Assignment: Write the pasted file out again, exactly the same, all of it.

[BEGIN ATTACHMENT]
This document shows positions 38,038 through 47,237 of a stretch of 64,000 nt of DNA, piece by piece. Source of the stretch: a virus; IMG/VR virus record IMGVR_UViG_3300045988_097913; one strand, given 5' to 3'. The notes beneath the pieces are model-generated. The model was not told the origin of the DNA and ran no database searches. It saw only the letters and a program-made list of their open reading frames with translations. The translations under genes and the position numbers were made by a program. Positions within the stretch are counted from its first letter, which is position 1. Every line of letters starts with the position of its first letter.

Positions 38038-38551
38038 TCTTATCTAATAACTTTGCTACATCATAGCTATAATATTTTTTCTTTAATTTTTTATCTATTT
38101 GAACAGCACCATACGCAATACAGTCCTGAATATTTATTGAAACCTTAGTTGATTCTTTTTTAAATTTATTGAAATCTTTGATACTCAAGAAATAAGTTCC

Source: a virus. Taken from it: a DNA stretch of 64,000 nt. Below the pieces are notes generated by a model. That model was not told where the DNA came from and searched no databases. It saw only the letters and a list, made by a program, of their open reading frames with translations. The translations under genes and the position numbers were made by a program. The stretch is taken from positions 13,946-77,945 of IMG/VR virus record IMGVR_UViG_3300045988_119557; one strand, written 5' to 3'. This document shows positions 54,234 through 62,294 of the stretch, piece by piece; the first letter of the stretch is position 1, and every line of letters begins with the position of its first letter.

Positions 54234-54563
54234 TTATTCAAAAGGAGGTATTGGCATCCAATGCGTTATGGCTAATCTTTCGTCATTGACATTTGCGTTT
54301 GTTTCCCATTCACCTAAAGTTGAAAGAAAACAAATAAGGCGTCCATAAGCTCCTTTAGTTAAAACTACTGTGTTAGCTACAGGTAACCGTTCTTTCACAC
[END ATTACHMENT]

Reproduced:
This document shows positions 38,038 through 47,237 of a stretch of 64,000 nt of DNA, piece by piece. Source of the stretch: a virus; IMG/VR virus record IMGVR_UViG_3300045988_097913; one strand, given 5' to 3'. The notes beneath the pieces are model-generated. The model was not told the origin of the DNA and ran no database searches. It saw only the letters and a program-made list of their open reading frames with translations. The translations under genes and the position numbers were made by a program. Positions within the stretch are counted from its first letter, which is position 1. Every line of letters starts with the position of its first letter.

Positions 38038-38551
38038 TCTTATCTAATAACTTTGCTACATCATAGCTATAATATTTTTTCTTTAATTTTTTATCTATTT
38101 GAACAGCACCATACGCAATACAGTCCTGAATATTTATTGAAACCTTAGTTGATTCTTTTTTAAATTTATTGAAATCTTTGATACTCAAGAAATAAGTTCC

Source: a virus. Taken from it: a DNA stretch of 64,000 nt. Below the pieces are notes generated by a model. That model was not told where the DNA came from and searched no databases. It saw only the letters and a list, made by a program, of their open reading frames with translations. The translations under genes and the position numbers were made by a program. The stretch is taken from positions 13,946-77,945 of IMG/VR virus record IMGVR_UViG_3300045988_119557; one strand, written 5' to 3'. This document shows positions 54,234 through 62,294 of the stretch, piece by piece; the first letter of the stretch is position 1, and every line of letters begins with the position of its first letter.

Positions 54234-54563
54234 TTATTCAAAAGGAGGTATTGGCATCCAATGCGTTATGGCTAATCTTTCGTCATTGACATTTGCGTTT
54301 GTTTCCCATTCACCTAAAGTTGAAAGAAAACAAATAAGGCGTCCATAAGCTCCTTTAGTTAAAACTACTGTGTTAGCTACAGGTAACCGTTCTTTCACAC